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Musk’s record $55bn Tesla pay package voided by US judge

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Elon Musk’s $55bn pay package from Tesla has been voided by a Delaware judge, who ruled that the unprecedented remuneration was improperly approved by the electric-car maker’s board of directors and had short-changed the company’s shareholders.

The court order on Tuesday sent Tesla shares down more than 4 per cent in after-market trading, dealing a blow to Musk as he seeks billions of dollars of investment for a new artificial intelligence company.

The Delaware judge overseeing the case, Kathaleen McCormick, said that Musk still controlled the board through his personality and influence, even with just a 22 per cent stake in Tesla, and that the board could not demonstrate the share grant had been done at a fair price and through a fair process.

“Musk was the paradigmatic ‘Superstar CEO’ . . . and dominated the process that led to board approval of his compensation plan,” McCormick wrote.

The ruling relates to a 2018 decision to offer Musk the largest ever compensation package for a public company chief executive, with a potential payout of up to $55.8bn if Tesla hit certain performance targets.

That award was “250 times larger than the contemporaneous median peer compensation plan and over 33 times larger than the plan’s closest comparison, which was Musk’s prior compensation plan”, according to the ruling.

Some Tesla shareholders sued, arguing that the award was excessive and has been pushed through by Musk.

As well as serving as the company’s chief executive and chair, Musk “enjoyed thick ties with the directors tasked with negotiating on behalf of Tesla, and dominated the process that led to board approval of his compensation plan. At least as to this transaction, Musk controlled Tesla,” wrote McCormick in the ruling.

The decision came after a one-week trial in the Delaware court in 2022. It could imperil Musk’s position as the world’s richest person, with a fortune of $251bn at the start of this year, according to Forbes. Bernard Arnault, chief executive of luxury goods brand LVMH, is second on the list with a personal fortune of $201mn, according to Forbes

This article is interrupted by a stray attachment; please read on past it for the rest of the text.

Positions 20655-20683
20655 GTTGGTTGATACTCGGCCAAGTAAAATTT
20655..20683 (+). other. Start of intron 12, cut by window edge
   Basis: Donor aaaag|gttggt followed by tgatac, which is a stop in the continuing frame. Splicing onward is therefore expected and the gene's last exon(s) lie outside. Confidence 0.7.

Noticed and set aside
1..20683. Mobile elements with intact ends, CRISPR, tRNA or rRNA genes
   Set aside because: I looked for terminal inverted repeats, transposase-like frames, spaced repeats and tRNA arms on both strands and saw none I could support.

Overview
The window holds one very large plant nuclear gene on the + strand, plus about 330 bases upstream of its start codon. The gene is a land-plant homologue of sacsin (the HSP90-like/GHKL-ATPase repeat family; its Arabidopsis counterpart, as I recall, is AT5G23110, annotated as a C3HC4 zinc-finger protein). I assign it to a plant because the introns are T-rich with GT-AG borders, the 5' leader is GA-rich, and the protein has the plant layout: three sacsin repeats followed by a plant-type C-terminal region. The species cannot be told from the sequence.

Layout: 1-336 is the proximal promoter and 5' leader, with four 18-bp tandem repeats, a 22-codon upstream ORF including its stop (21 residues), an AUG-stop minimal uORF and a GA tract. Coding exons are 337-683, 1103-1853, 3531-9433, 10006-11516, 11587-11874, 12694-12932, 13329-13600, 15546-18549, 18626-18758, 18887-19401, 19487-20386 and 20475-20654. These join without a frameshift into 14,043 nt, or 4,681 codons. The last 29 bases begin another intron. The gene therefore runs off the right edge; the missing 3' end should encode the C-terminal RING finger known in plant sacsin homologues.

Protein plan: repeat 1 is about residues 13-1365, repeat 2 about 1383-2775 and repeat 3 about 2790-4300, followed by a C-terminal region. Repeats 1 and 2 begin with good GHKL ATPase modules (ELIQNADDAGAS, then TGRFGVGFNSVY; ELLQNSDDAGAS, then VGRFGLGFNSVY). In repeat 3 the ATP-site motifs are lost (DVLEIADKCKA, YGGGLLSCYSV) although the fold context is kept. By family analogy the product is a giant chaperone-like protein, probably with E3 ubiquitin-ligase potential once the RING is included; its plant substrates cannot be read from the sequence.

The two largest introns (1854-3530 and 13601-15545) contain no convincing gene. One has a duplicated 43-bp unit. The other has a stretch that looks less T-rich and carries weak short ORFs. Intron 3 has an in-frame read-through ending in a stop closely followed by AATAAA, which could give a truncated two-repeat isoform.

A different Delaware judge in 2022 had ruled that Musk did not improperly influence the merger price between Tesla and solar panel company SolarCity, two companies in the entrepreneur’s portfolio that merged in a 2016 share swap. Tesla shareholders who sued had claimed that Musk had forced the deal, which they described as a SolarCity “bailout”, to their detriment, but lost the lawsuit.

McCormick had presided over litigation stemming from Musk’s initial attempt in 2022 to walk away from his $44bn acquisition of Twitter. On the eve of a trial, he capitulated and agreed to complete the purchase on the original terms, a deal that forced him to sell billions in Tesla shares to help raise the necessary cash.

Musk has recently said on X, the new name he has given Twitter, that he would like another Tesla stock grant in order to ensure a 25 per cent stake in the company, which he says would encourage him to put other nascent ventures under the Tesla umbrella.

“Never incorporate your company in the state of Delaware,” Musk posted on X after Tuesday’s decision.

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